As he moved into his teenage years, Mathers retired from acting to concentrate on high school. He attended Notre Dame High School, in Sherman Oaks, California. During this time he led a musical band called Beaver and the Trappers.[2] While he was still in high school, Mathers joined the United States Air Force Reserve, in 1966. Wearing his dress uniform, Mathers and child actress Angela Cartwright presented an Emmy award to Gene Kelly in 1967. After graduating from high school in 1967, Mathers continued to serve in the Reserve and made the rank of Sergeant.[10] In December 1969, a rumor began that Mathers was killed in action in the Vietnam War. Although the origin of the rumor is unclear,[11] Mathers never saw action and was never stationed outside of the United States.[12][13] Years later, in 1980, Mathers and Dow appeared with Bill Murray on Saturday Night Live's Weekend Update segment, making fun of the Vietnam War death rumor.[14]

In 1973, Mathers attended the University of California, Berkeley, and graduated with a Bachelor of Arts degree in philosophy.[15] He then worked as a commercial loan officer at a bank before using well-invested savings from his acting career, which began at $500 a week,[16] to begin a career in real estate development. In 1978, he reentered the entertainment industry. That year, he and Tony Dow starred in a production of the comedy play Boeing, Boeing which ran for ten weeks in Kansas City. Mathers and Dow then toured the dinner theater circuit in a production of So Long, Stanley for 18 months. In 1981, he worked as a disc jockey at KEZY radio in Anaheim, California.[9]

In 1983, Mathers reprised his role in the television reunion film Still the Beaver, which also featured the majority of the original Leave It to Beaver cast.[9] The success of the television film led to the development of a sequel series of the same title. The series began airing on the Disney Channel in 1984, then went on to be picked up by TBS and broadcast syndication, where it was retitled The New Leave It to Beaver and ran until 1989.[17]

Mathers has since continued his career in films and television roles. In the 1990s, he guest starred on episodes of Parker Lewis Can't Lose, Vengeance Unlimited, Diagnosis Murder, and as himself on Married... with Children. In 1998, Mathers released his memoirs, And Jerry Mathers as The Beaver.[18]

In 2001, he appeared on a special episode of The Weakest Link titled "Child TV stars edition" where he got voted off in the first round.

On June 5, 2007, he made his Broadway debut with a starring role as Wilbur Turnblad in the Tony winning best musical Hairspray at the Neil Simon Theater.[5]

In 2018 and 2019, Mathers was seen promoting the Leave It To Beaver television series and other classic television series on the MeTV television network.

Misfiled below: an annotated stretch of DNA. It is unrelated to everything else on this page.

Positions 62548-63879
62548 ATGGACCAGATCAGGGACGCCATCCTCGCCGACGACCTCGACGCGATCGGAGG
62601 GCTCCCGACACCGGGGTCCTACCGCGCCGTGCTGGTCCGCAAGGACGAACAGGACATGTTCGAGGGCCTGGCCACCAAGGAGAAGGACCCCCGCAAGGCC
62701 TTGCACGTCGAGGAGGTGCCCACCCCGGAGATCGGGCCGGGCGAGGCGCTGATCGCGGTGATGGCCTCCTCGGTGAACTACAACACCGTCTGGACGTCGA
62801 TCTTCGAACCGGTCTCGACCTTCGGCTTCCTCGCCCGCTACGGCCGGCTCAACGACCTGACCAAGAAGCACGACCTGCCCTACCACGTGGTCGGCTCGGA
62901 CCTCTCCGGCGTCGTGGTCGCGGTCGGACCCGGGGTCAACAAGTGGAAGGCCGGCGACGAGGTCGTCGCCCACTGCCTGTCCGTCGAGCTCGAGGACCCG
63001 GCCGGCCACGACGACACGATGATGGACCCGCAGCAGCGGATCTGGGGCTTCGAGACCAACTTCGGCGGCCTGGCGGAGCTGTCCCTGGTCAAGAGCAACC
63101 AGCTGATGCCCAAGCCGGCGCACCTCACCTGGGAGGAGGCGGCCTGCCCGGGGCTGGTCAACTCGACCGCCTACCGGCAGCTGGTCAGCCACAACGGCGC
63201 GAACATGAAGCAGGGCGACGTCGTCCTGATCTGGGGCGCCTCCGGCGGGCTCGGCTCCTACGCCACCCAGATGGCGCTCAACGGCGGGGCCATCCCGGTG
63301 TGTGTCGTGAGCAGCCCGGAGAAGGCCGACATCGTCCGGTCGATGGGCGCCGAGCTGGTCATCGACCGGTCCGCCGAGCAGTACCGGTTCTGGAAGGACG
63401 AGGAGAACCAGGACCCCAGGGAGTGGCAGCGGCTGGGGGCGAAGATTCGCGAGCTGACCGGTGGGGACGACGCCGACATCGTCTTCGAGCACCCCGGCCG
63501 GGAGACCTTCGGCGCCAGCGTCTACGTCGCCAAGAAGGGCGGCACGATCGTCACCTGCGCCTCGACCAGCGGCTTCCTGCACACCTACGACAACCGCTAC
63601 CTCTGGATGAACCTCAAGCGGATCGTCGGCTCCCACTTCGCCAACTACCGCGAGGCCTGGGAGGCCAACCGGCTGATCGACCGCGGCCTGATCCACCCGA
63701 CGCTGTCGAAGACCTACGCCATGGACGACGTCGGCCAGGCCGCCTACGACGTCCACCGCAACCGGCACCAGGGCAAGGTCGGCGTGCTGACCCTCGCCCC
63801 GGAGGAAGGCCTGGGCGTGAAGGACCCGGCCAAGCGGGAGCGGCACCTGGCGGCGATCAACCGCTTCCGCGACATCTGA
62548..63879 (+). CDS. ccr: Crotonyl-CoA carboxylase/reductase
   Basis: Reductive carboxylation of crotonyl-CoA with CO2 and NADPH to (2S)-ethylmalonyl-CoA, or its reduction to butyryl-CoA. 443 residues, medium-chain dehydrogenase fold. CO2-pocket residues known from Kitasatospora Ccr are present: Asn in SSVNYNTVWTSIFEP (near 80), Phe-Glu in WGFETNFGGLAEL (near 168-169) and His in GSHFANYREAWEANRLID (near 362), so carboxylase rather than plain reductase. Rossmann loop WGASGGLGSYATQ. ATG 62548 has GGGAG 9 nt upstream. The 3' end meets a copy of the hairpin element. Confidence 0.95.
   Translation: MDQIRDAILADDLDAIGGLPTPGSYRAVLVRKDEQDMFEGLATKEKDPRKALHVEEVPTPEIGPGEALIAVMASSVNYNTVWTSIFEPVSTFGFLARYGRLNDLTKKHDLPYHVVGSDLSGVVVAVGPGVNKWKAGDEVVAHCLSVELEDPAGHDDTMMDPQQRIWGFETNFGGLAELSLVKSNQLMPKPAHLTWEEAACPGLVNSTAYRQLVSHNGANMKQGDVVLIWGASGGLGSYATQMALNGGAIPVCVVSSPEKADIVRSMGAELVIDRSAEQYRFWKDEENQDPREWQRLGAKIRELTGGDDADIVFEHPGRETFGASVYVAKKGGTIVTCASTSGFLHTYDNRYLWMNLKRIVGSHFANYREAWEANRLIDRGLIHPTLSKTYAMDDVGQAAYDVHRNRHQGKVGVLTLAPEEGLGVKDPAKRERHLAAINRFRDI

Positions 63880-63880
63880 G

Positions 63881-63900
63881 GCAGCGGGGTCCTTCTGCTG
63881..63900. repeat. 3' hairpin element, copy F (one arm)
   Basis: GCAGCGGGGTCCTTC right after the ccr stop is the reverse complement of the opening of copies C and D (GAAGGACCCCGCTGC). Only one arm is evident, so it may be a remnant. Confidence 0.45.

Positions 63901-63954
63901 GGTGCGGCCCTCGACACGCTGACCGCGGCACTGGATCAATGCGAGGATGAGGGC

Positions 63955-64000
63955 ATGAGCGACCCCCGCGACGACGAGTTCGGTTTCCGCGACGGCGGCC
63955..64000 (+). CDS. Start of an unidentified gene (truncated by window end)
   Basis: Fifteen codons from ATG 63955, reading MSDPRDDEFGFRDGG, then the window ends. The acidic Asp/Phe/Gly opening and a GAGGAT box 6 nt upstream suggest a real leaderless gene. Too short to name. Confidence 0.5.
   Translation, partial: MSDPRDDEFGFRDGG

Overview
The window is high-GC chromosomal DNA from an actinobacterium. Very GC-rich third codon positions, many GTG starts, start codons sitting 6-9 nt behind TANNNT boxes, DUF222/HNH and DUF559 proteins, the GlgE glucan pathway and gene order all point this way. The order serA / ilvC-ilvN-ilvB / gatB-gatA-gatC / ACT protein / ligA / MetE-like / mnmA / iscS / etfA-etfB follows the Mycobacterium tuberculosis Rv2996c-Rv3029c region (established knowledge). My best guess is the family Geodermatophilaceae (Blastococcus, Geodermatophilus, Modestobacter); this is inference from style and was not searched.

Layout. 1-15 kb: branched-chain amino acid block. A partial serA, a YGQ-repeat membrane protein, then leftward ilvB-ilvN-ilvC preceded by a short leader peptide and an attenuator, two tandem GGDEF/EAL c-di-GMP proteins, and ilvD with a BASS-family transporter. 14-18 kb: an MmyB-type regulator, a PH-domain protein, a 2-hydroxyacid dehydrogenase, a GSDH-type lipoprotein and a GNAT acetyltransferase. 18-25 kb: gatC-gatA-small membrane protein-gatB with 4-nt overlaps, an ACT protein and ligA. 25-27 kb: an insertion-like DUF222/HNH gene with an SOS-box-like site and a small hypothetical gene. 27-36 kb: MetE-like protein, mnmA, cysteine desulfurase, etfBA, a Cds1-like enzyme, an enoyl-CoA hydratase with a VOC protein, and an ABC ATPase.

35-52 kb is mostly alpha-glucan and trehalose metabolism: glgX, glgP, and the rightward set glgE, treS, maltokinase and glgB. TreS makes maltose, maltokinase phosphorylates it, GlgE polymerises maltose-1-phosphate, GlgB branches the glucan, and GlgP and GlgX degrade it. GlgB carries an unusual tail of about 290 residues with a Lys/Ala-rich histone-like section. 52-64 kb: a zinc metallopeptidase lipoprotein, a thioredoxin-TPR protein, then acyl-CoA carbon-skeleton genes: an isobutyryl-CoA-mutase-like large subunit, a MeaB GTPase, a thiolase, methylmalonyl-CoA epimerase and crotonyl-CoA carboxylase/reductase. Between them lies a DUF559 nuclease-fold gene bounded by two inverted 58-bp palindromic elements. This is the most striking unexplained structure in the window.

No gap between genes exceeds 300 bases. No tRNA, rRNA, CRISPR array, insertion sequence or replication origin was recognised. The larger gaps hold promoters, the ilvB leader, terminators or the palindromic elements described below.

Other ventures

In 2009, Mathers became the national spokesman for PhRMA and their Partnership for Prescription Assistance program.[19]

Military Service

Former member of the 146AW, California ANG (Hollywood Guard), Van Nuys, California.

Personal life

Mathers has been married three times. He met his first wife, Diana Platt, in college. She attended Vallejo Senior High in California; class of 1969. They married in 1974 and later divorced.[15][20] Mathers met his second wife, Rhonda Gehring, while touring in the production of So Long, Stanley. They have three children, a son (Noah) and two daughters (Mercedes and Gretchen). Mathers and Gehring later divorced.[21] Mathers married his third wife, Teresa Modnick, in Huntington Beach on January 30, 2011.[22]

In 2015, a quote from Mathers was included in Stan Holden's book Giving Candy to Strangers.[23]


Mathers was diagnosed with Type 2 diabetes in 1996.[24] On the advice of his doctor, Mathers enrolled in a weight loss program with Jenny Craig in May 1997 and lost over 40 lb (18 kg).[18] He later became the first male spokesman for Jenny Craig.[9] He has also represented a Type 2 diabetes reversal program's publications in a television ad.[25]


Year Title Role Notes
1952 Son of Paleface Child at Finale Uncredited
1954 Men of the Fighting Lady Richard Dodson Uncredited
1954 This Is My Love David Myer
1955 The Seven Little Foys Bryan Lincoln Foy - Age 5 Uncredited
1955 The Trouble with Harry Arnie Rogers
1956 That Certain Feeling Norman Taylor
1956 Bigger Than Life Freddie Uncredited
1957 The Shadow on the Window Petey Atlas
1958 The Deep Six Steve Innes Uncredited
1966 The Dating Game Himself
1987 Back to the Beach Judge #2
1990 Down the Drain Policeman (desk)
1994 The Other Man Sergeant Dun Alternative title: Sexual Malice
1998 Playing Patti
2002 Better Luck Tomorrow Biology Teacher
2005 Angels with Angles Mr. Cohiba
2008 Will to Power Mr. Simpson
Year Title Role Notes
1952 The Adventures of Ozzie and Harriet Trick Or Treating Child Episode: "Halloween Party"
1955 Lux Video Theatre Little Boy Episode: "The Great McGinty"
1955 General Electric Theater Tommy Episode: "Into the Night"